When purchasing a home, it’s essential to know how to increase your chances of approval for a mortgage loan. While several factors can impact this outcome, certain steps can help boost those prospects while decreasing the amount of money you must spend.
Your credit score plays a significant role in determining your mortgage approval and interest rate. A high credit score shows lenders you’re reliable, capable of repaying the loan on schedule. On the other hand, having poor credit–such as late payments or bankruptcy–can hurt your chances for getting approved for a loan.
A Credit Score is the total of all the credit information reported about you by all three major bureaus – Equifax, Experian and TransUnion – that makes up your credit record. You can check your score free once a year through one of these reporting agencies.
You can request your credit report from each bureau once a year, giving you more frequent access to it than when applying for a mortgage. By paying down debt, setting up automated payment reminders, and decreasing credit-card balances, you can improve your credit score and boost the likelihood of approval for a home loan.
Most lenders require you to have a debt-to-income ratio of 36% or lower. Lenders want to ensure you’re making enough money each month to cover all minimum monthly debt payments, including your mortgage payment and any other large obligations you may have.
Your debt-to-income ratio may be high, indicating you need to address existing obligations such as car loans and student loan debt. You can do this by consolidating your loans through a debt consolidation loan or by paying off some of your credit card debt.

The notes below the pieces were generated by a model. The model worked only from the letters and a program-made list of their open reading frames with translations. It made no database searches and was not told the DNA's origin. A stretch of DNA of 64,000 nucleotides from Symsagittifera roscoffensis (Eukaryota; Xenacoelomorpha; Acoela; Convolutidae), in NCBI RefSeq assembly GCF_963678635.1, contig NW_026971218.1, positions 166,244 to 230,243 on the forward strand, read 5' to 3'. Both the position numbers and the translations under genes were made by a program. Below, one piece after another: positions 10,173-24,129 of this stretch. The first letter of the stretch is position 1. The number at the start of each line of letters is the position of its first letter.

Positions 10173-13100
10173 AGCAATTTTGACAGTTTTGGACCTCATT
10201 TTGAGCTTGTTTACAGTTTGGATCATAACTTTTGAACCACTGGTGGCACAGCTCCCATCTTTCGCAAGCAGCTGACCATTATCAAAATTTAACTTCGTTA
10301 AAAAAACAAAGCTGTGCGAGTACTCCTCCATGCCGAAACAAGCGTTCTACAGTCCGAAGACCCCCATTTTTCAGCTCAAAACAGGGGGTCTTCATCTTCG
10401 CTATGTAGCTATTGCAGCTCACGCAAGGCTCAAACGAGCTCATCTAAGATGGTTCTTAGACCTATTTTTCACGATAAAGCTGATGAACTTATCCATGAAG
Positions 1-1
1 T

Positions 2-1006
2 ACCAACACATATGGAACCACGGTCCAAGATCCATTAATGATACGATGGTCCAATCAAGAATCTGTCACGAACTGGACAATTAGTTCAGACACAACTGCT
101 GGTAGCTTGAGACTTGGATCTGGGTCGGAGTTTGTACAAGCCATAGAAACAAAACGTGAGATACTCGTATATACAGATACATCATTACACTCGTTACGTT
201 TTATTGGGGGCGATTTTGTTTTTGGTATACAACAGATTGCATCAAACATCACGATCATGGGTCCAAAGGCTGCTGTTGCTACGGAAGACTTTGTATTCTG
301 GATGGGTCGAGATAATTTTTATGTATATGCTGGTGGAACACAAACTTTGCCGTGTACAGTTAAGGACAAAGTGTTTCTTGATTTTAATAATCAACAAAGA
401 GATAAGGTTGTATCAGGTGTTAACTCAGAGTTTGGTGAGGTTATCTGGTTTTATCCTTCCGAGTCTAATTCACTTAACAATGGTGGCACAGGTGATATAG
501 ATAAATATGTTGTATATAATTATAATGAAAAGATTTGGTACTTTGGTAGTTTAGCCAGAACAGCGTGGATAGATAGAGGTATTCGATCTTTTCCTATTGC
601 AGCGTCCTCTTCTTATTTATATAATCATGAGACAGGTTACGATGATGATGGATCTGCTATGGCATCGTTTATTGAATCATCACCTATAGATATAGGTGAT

Jennifer Beeston, senior vice president of mortgage lending at Guaranteed Rate in San Francisco, California recommends that you avoid making large purchases with credit cards in the year or so before applying for a mortgage. Doing this can save you a considerable amount of money so be sure to plan accordingly!
Jon Meyer, a loan expert and licensed MLO (mortgage loan officer), suggests that those planning to make down payments of at least 20% could qualify for a higher mortgage amount. This is because you will avoid private mortgage insurance (PMI), which adds an extra fee onto your monthly payments.
Co-Borrowing with Others
If you have a partner who makes more than you, they could potentially help you qualify for a larger loan by sharing their income. This is especially true if both of you have good credit scores and steady sources of income.